Superbugs Poised to Become Main Cause of Death

Hospitals testing new cleaning solutions to eliminate antibiotic-resistant germs

May 16, 2019

New disinfecting techniques and the development of germ-resistant surfaces may help save the human race from what is predicted to be the most common cause of human death in about 30 years—antibiotic-resistant germs, Newsweek reports.

The U.S. Centers for Disease Control and Prevention reports that 2 million people a year are sickened in the United States by bacteria or fungi resistant to major antibiotics, and that 23,000 die from their infections. The World Health Organization predicts that worldwide death rates from drug-resistant germs will increase from the current 700,000 per year to 10 million by 2050, surpassing cancer, heart disease, and diabetes to become the main cause of death in humans.

Doctors are limiting the use of antibiotics to help slow the development of resistant strains. But this strategy will only buy some time. Infection control experts are looking for new strategies to kill superbugs and reexamining practices in hospitals and other spreading-grounds for germs.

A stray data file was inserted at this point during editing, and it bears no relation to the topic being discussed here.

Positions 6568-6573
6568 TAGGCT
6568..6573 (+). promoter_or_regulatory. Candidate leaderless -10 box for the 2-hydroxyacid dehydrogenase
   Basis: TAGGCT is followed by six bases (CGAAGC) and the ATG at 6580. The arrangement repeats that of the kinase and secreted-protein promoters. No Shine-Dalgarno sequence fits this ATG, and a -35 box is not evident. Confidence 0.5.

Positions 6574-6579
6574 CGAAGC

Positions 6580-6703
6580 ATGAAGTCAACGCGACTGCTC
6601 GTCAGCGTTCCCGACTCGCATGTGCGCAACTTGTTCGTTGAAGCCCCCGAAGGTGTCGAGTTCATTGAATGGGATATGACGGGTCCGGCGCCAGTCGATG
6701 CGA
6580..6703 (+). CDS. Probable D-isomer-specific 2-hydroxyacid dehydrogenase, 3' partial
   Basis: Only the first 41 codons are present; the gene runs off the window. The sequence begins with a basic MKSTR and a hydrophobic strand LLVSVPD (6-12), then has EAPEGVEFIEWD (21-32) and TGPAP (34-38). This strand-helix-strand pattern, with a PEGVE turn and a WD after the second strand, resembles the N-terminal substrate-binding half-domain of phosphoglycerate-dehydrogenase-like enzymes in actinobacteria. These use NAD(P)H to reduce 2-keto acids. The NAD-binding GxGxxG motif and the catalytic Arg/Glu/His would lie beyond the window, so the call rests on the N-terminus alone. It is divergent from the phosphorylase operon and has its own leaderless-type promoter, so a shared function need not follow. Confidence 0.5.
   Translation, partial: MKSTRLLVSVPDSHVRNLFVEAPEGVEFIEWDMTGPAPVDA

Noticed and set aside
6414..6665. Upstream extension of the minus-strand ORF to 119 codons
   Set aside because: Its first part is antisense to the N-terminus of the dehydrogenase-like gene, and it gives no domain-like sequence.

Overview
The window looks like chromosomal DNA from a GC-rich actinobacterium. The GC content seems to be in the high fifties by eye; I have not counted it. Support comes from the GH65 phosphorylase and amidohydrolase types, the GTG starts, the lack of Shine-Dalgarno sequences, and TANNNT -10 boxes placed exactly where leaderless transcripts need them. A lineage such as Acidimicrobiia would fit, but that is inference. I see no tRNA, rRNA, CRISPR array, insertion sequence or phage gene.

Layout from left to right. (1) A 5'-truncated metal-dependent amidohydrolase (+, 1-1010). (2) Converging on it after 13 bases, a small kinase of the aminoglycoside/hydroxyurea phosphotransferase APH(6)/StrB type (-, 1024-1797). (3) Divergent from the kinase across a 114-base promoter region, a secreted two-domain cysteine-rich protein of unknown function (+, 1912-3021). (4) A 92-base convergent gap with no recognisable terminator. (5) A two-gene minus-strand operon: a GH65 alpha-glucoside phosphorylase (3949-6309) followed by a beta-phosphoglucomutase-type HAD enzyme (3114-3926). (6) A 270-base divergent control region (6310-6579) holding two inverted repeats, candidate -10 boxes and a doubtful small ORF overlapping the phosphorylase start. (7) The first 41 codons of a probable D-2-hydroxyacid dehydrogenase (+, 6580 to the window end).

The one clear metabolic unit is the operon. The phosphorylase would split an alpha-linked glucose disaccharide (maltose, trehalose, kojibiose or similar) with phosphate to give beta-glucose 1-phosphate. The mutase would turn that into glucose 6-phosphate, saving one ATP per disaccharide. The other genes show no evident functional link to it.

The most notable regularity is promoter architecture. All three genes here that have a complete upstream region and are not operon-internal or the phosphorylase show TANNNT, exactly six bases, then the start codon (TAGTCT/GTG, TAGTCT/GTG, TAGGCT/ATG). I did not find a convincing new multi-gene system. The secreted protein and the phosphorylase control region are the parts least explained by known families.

In the meantime, new and developing hospital cleaning techniques are focused on stopping the spread of supergerms. Many hospitals use robots to disinfect walls with ultraviolet light. A researcher at Colorado State University in Fort Collins, CO, is developing bacteria-resistant materials for tabletops and healthcare worker clothing using copper nanocrystals. And a biologist at Purdue University in West Lafayette, IN, is experimenting with blue laser lights that change of the color and weaken certain drug-resistant bacteria. If his experimentation succeeds, environmental services (EVS) workers would be able to use a flashlight-sized laser to disinfect hospital rooms or a doctor’s office.

In the meantime, EVS workers can practice the following tips from CMM to help eliminate germs that cause health care-acquired infections:

  • Choose a low-, medium-, or high-level cleaning solution depending on the infection
  • Follow the product instructions regarding dilution and dwell times
  • Thoroughly clean and disinfect each zone, including restrooms, countertops, floors, and high-touch surfaces.

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